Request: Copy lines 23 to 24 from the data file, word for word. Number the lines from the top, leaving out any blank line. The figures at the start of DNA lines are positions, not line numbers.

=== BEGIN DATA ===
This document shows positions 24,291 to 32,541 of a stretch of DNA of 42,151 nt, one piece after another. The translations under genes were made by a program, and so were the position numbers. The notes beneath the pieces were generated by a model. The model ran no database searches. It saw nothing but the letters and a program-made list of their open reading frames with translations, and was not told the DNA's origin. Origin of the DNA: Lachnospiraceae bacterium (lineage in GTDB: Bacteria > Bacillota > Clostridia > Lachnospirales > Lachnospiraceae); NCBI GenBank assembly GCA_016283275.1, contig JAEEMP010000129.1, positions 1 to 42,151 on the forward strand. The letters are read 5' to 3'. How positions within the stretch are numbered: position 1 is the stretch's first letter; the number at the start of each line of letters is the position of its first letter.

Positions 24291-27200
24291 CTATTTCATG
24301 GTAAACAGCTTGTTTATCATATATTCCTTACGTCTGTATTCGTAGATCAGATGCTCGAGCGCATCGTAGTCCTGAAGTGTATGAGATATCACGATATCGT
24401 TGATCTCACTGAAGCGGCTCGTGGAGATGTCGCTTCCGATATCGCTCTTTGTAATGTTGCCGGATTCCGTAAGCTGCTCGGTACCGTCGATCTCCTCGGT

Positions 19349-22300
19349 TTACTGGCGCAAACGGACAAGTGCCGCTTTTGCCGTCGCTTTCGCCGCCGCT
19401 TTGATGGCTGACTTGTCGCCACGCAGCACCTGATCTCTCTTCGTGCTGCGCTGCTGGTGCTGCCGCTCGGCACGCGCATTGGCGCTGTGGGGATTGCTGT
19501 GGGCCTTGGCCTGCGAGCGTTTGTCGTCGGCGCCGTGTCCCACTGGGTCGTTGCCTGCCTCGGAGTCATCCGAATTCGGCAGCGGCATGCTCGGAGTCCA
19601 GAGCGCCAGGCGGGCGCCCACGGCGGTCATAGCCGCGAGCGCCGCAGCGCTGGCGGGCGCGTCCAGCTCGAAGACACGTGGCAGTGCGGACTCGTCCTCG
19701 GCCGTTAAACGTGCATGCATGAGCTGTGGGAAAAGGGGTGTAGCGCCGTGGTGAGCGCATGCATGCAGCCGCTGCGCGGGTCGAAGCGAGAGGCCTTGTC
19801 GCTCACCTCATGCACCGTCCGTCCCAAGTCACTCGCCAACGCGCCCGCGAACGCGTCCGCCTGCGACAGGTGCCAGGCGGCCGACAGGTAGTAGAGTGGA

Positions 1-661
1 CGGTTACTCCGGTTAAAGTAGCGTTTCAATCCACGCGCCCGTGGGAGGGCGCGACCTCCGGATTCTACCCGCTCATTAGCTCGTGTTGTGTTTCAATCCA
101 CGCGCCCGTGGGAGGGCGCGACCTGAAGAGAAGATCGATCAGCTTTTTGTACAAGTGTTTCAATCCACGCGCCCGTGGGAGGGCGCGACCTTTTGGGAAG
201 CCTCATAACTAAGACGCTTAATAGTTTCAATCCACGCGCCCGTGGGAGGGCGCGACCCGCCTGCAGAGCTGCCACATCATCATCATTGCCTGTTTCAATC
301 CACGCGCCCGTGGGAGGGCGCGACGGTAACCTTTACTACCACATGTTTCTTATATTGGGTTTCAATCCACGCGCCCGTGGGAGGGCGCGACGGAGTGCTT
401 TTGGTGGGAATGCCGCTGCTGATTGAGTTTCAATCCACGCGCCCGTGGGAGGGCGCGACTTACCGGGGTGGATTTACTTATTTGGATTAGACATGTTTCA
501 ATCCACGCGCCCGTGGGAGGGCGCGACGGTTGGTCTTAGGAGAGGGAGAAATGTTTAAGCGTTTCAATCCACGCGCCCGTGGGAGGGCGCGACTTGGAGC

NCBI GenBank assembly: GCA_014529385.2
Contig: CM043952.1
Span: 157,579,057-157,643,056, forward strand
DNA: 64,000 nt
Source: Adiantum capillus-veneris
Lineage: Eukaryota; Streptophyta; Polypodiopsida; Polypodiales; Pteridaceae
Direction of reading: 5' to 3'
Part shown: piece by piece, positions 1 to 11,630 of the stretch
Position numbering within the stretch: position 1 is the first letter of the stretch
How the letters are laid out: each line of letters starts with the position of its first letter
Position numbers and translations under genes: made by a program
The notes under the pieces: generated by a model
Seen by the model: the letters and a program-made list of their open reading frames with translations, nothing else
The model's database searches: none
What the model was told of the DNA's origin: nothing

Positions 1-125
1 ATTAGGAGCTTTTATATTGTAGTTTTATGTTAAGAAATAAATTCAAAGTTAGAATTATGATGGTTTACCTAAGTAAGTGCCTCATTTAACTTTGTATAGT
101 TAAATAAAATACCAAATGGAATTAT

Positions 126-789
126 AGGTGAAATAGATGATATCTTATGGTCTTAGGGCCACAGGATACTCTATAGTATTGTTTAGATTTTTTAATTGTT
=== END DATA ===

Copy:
DNA: 64,000 nt
Source: Adiantum capillus-veneris